Tuesday, March 31, 2020

Writing During a Disaster by Warren Bull

Writing During a Disaster by Warren Bull

Image from Dark Labs on Upsplash

Everyone experiences disasters — deaths of loved ones, failed love affairs, firings, financial blowouts, health issues, robbery, assaults and more. I have been through most of the above. There are, of course also natural disasters — fires, earthquakes, tsunamis, volcano eruptions, floods and other dangerous events that are completely out of control. By luck, I have avoided most of those.

Most people who survive disasters talk about them to friends and family. Others talk to therapists as part of the recovery process.

We writers are no less prone to having catastrophes in our lives, but we have an additional coping tool with our writing.

When the universe reminds me that I am a tiny speck in the overall picture, there is a neural connection in my brain that fires the “I can use this in my writing” synapse. It does not fire until after the events, sometimes years after the events.

Anger about my divorce fueled my first lengthy writing project that I thought at the time qualified as a novel. Of course, it was entirely fiction.  Any Similarity to Persons Living or Dead is Purely Coincidental. If the vixen in the pages sounds and acts like my ex, it is strictly intentional.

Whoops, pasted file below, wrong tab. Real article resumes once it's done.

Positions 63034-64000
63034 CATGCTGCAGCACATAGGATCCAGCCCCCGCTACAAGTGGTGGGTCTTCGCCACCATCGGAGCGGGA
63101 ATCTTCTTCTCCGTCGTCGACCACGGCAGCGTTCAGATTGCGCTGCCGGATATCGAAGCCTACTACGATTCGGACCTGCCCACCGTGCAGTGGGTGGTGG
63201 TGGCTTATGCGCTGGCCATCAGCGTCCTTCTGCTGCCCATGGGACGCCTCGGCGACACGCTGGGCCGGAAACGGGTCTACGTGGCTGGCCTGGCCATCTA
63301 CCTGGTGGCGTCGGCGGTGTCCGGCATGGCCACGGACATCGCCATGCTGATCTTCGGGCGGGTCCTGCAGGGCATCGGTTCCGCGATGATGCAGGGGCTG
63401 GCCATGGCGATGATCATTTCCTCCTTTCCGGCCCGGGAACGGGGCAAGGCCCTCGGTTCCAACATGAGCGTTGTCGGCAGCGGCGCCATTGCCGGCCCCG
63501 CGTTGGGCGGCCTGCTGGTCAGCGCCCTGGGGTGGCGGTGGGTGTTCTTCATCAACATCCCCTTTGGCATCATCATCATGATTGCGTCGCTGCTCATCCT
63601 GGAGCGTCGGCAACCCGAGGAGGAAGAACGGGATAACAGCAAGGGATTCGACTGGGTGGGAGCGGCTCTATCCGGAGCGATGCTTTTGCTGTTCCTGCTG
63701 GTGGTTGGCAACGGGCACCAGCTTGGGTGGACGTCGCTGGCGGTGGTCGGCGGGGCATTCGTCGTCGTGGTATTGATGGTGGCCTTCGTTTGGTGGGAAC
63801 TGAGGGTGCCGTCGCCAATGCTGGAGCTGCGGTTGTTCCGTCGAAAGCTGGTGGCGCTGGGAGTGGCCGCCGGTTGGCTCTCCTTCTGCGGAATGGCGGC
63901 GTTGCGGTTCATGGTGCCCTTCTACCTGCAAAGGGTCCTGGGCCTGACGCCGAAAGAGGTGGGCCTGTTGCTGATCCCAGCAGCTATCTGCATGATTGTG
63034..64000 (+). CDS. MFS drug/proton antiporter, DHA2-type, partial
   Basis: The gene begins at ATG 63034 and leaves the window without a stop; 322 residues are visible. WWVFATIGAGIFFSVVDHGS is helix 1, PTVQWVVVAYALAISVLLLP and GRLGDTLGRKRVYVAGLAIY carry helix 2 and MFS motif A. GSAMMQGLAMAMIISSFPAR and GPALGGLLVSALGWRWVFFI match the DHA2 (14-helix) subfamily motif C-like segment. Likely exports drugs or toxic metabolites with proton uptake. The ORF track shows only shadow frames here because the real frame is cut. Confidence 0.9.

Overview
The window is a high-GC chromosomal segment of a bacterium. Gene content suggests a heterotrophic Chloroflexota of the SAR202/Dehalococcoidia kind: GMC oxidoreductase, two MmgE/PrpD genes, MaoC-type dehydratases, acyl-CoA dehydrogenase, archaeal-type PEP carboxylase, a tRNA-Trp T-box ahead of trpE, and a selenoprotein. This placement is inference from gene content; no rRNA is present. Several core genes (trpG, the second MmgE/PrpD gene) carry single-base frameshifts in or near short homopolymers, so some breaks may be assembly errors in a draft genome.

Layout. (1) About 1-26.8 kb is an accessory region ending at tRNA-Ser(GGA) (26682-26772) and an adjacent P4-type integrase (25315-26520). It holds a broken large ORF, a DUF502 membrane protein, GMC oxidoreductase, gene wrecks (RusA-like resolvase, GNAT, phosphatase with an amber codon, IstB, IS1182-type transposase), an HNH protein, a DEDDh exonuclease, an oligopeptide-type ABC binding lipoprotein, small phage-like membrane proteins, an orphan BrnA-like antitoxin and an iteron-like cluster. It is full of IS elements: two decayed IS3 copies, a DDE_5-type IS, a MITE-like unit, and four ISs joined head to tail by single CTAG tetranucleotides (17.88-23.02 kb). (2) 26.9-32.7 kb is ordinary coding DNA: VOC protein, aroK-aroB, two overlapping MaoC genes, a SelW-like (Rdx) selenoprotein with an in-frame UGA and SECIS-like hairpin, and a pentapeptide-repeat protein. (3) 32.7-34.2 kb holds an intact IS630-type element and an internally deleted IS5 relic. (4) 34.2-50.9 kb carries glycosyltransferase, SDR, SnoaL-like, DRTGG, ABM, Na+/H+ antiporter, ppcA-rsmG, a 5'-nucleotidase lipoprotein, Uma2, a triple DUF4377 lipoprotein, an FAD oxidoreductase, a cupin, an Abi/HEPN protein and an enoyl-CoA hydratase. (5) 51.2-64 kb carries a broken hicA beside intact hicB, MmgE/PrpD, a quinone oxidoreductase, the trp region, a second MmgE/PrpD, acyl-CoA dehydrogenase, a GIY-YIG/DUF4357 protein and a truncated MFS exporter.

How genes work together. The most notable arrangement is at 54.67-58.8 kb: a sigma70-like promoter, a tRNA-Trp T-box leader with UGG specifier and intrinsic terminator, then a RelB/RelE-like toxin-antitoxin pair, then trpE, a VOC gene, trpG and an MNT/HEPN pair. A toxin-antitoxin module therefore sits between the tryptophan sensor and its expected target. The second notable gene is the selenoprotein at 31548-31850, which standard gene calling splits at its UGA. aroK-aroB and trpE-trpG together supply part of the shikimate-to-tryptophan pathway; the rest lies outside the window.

When I was diagnosed with cancer, I could pour out my helplessness and despair in writing. While clueless people talked to me about my bravery, I was able to write about my total cowardice. I was not willing to say out loud that I did not volunteer for the disease. I could write that I did not get cancer to save anyone else from the disease. I wrote that cancer had nothing to do with deserving, integrity, worthiness or morality.  Writing helped me gain some degree of perspective. As one man put it, “All God’s children catch cancer.”